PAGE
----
In an article published in the Institute for Research on Public Policy’s (IRPP) “Policy Options” blog, Research Fellow Jon Penney observed that the debate on Canada’s Bill C-51 Anti-Terror law has been “contentious and ranging, yet few commentators have drawn on experience or expert voices elsewhere to understand its implications.”

One such expert is Bruce Schneier, who is known in the field as “one of the most authoritative and knowledgeable voices on security and privacy today.” Insights from Schneier’s latest book entitled “Data and Goliath: The Hidden Battles to Capture Your Data and Control Your World” help illustrate how the Canadian government’s (and its supporters’) responses to criticism leveled against Bill C-51 are “weak and misleading.”

For instance, Penney mentioned that security agencies like CSIS employ a maximalist operational philosophy. He cites a quote that Schneier obtained from former NSA director Michael Hayden that illustrates this point: “Give me the box you will allow me to operate in. I’m going to play to the very edges of that box… You the American people, through your elected representatives, give me the field of play and I will play very aggressively in it.” Penney argues that security agencies are not “incrementalists,” as they “aggressively interpret their legal and intelligence gathering powers, take advantage of grey areas in the law, and push the boundaries in order to achieve their security and intelligence objective.”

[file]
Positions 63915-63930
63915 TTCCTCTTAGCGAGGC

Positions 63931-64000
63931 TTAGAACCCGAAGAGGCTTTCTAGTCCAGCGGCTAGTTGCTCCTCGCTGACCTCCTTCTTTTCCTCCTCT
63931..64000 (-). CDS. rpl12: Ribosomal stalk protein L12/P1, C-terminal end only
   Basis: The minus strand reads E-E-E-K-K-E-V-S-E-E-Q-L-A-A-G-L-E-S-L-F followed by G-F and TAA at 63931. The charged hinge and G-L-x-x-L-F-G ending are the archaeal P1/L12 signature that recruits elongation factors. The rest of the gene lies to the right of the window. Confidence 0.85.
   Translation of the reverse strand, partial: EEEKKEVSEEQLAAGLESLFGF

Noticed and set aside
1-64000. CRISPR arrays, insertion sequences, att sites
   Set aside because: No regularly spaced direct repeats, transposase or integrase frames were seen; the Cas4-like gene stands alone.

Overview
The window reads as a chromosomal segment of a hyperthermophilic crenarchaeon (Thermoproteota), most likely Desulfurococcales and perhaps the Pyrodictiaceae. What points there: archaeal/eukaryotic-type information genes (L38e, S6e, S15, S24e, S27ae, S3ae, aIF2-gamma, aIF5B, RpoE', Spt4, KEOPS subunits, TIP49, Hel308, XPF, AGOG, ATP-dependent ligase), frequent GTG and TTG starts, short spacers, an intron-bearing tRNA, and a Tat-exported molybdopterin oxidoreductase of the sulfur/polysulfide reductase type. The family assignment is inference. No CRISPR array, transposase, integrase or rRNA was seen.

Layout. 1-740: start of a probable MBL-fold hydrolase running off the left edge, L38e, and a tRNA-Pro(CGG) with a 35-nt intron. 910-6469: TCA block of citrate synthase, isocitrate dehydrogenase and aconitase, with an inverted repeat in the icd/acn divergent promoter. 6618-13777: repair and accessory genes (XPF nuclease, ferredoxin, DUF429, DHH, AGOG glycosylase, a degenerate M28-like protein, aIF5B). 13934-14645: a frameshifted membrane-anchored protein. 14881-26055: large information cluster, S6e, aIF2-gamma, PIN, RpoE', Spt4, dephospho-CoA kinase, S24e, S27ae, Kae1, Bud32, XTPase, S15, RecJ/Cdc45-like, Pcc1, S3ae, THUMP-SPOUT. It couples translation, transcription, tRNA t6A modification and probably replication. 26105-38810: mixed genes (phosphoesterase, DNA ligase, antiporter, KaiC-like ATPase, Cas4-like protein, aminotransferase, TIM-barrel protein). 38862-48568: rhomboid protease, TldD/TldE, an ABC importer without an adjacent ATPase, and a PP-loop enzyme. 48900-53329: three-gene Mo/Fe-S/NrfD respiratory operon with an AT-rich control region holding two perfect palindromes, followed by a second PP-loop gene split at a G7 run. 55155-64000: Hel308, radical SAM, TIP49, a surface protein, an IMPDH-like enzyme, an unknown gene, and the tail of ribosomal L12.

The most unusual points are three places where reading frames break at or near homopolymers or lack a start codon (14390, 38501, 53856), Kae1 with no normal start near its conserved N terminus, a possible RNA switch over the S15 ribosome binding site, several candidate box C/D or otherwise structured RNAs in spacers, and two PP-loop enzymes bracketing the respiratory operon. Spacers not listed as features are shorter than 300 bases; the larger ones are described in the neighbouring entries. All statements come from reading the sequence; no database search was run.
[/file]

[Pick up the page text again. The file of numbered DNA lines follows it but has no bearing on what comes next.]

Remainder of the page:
Read the full article.